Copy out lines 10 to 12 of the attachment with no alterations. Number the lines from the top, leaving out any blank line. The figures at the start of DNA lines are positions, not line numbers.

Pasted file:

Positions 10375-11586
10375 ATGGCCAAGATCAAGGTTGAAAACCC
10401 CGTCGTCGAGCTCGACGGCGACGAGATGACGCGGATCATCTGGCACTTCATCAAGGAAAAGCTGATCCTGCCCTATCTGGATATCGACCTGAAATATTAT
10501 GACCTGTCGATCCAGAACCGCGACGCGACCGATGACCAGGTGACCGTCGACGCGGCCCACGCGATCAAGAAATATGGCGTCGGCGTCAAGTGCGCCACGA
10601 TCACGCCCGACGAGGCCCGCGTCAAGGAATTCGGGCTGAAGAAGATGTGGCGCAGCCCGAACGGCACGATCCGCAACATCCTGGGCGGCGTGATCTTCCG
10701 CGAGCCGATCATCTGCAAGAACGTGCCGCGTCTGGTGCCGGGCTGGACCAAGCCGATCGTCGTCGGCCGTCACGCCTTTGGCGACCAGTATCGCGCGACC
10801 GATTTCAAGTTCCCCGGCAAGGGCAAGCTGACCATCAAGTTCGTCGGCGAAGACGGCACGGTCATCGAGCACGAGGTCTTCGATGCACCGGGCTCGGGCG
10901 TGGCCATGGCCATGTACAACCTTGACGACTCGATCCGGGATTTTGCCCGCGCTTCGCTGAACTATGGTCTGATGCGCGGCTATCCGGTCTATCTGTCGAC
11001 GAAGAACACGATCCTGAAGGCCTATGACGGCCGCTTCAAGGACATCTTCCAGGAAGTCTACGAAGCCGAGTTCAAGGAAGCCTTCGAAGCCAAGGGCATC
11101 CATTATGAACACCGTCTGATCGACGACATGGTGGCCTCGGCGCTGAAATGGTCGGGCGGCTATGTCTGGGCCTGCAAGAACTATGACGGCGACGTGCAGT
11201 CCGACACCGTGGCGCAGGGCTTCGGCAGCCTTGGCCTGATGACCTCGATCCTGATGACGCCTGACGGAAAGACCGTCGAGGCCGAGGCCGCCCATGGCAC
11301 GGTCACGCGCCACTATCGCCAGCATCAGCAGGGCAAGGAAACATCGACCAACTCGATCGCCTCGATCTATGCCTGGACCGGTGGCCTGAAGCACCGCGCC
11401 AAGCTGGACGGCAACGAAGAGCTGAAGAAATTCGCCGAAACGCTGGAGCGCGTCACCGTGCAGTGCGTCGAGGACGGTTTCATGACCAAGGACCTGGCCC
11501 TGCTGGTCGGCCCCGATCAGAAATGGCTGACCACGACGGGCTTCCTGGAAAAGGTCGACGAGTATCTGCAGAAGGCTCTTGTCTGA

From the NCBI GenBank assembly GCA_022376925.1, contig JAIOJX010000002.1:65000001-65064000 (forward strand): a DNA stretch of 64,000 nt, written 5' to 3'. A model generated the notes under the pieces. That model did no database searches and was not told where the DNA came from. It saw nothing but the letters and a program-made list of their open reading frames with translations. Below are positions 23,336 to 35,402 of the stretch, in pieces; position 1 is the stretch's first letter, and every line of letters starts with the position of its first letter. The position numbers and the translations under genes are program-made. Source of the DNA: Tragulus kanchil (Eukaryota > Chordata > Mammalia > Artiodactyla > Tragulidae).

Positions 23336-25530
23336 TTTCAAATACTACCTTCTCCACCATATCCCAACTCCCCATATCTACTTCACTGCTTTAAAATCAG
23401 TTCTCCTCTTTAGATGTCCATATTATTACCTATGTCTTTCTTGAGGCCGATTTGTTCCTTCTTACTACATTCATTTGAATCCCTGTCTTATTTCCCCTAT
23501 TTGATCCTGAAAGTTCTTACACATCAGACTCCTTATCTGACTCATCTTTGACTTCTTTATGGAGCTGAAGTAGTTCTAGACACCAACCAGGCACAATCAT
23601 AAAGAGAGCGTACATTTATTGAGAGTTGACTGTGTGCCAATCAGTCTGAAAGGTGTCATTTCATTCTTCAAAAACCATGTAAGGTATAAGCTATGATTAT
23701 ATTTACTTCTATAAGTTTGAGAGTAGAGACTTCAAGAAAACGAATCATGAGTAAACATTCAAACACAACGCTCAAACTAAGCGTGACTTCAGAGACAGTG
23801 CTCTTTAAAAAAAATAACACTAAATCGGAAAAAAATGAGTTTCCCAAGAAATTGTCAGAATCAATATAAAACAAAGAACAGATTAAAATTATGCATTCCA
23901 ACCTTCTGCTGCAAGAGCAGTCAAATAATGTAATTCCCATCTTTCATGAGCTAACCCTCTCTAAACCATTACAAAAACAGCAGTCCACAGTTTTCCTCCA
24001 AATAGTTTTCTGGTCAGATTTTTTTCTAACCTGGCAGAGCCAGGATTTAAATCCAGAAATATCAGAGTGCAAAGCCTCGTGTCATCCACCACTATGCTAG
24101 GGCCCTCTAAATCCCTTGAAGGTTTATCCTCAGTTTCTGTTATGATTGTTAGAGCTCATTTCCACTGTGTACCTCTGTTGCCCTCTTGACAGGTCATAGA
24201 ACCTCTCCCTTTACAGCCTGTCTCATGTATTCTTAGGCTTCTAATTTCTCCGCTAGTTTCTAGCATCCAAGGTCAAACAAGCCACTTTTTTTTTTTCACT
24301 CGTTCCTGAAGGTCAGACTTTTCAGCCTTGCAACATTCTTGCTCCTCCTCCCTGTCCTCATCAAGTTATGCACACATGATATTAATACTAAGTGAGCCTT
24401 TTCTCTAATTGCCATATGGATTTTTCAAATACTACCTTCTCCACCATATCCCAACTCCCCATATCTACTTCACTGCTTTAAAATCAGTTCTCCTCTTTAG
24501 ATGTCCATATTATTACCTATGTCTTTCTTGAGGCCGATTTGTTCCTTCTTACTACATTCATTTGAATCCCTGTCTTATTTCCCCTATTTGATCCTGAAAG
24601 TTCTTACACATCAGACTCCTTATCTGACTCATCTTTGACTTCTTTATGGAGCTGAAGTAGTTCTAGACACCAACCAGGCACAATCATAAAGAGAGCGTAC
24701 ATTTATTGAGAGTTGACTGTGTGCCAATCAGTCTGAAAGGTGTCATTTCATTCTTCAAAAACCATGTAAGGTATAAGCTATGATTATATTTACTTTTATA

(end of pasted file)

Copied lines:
11101 CATTATGAACACCGTCTGATCGACGACATGGTGGCCTCGGCGCTGAAATGGTCGGGCGGCTATGTCTGGGCCTGCAAGAACTATGACGGCGACGTGCAGT
11201 CCGACACCGTGGCGCAGGGCTTCGGCAGCCTTGGCCTGATGACCTCGATCCTGATGACGCCTGACGGAAAGACCGTCGAGGCCGAGGCCGCCCATGGCAC
11301 GGTCACGCGCCACTATCGCCAGCATCAGCAGGGCAAGGAAACATCGACCAACTCGATCGCCTCGATCTATGCCTGGACCGGTGGCCTGAAGCACCGCGCC